China's rate reform points to eventual banking shake-up

Sun Jul 21, 2013 5:57pm EDT
 
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By Pete Sweeney and Gabriel Wildau

SHANGHAI (Reuters) - Beijing's move to scrap the floor on lending rates is not yet a game-changer for Chinese banks, but it may have just started the countdown to an eventual industry overhaul which will deprive the banks of virtually risk-free profits.

Any liberalization is seen as positive for China's financial sector and the world's second-largest economy. But many Chinese investors fear the nation's banks, which for years have made easy profits from state-mandated spreads between borrowing and lending rates, will struggle to benefit from more competition.

Reflecting such skepticism, the CSI300 financials index .CSI300FS trades at a low average price-to-earnings ratio of 8.42 and a price-to-book of 1.39, Thomson Reuters data shows.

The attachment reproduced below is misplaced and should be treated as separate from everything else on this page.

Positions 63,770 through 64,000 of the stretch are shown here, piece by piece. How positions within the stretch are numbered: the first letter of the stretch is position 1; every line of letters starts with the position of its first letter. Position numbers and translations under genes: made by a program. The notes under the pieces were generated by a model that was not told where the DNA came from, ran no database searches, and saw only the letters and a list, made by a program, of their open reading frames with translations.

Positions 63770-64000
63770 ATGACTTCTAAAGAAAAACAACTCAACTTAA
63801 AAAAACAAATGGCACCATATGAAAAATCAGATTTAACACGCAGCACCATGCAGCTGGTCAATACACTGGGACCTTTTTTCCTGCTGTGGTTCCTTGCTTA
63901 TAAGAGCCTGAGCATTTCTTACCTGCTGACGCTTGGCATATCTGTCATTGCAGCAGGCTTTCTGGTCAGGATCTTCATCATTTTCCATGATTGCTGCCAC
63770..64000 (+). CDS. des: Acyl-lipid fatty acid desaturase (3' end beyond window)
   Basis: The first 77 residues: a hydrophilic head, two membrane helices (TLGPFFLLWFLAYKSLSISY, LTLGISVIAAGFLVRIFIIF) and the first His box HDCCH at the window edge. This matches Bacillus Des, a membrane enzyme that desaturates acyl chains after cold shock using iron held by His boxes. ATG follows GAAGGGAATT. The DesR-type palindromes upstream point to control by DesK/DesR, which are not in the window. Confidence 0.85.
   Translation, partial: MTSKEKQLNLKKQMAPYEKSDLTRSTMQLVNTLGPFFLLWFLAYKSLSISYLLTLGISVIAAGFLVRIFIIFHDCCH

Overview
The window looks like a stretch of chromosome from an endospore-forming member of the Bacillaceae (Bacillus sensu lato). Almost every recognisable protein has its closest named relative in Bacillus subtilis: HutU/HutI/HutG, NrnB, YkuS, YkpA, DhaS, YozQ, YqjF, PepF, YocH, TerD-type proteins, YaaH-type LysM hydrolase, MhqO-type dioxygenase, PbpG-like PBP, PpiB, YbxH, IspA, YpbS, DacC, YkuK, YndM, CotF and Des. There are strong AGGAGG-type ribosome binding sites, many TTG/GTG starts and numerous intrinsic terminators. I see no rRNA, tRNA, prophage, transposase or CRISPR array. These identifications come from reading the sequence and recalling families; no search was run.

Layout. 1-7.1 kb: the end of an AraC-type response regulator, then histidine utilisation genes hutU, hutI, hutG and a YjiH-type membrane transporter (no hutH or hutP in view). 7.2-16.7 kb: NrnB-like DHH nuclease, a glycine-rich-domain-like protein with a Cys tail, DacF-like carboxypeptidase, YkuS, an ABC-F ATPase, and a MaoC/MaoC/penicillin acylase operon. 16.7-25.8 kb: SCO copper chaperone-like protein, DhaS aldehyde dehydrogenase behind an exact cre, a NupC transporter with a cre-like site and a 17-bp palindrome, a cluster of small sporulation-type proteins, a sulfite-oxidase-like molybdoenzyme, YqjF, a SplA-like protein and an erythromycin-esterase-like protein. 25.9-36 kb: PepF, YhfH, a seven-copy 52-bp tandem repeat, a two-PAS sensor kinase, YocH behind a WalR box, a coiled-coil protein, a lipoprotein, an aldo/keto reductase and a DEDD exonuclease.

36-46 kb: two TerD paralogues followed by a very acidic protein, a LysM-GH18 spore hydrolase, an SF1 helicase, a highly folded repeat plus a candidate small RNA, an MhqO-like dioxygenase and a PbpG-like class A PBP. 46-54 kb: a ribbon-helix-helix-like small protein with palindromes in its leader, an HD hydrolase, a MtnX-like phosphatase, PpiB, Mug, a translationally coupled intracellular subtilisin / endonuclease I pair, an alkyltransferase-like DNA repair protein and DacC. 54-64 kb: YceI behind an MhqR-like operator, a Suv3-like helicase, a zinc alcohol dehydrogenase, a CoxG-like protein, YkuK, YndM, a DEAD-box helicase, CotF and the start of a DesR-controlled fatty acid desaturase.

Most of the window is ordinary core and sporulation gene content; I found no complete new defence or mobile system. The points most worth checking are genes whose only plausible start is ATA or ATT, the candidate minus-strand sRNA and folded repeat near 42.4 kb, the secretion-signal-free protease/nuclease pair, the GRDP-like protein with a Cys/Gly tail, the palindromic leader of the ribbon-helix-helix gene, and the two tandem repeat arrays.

Some economists believe nimble banks can reap some benefits after the People's Bank of China (PBOC) announced on Friday that banks could lend at any rate they wanted, enabling them to lure more business by offering lower rates.

However, with few loans extended at or near the just-scrapped official floor for lending rates, the change is seen as having little practical impact.

It could, though, be a prelude to a much bigger reform -- removing the cap on deposit rates, currently set at 3 percent for one-year deposits -- which would dismantle the system that enables lenders to effectively make guaranteed profit margins.

"China has removed almost all controls on lending rates, and rates in the money market and capital market are also effectively free. The next and more important step is, of course, the ceiling on deposit rates," said Wang Tao, head of China research at UBS in Beijing.

That may take some time. The central bank has made it clear it considered lifting the deposit cap as the "most risky" step and promised to proceed with caution and only after implementing various safeguards, including a deposit insurance scheme.   Continued...

 
A businessman looks at his mobile phone as he walks in the financial area of Pudong in Shanghai May 30, 2013. REUTERS/Carlos Barria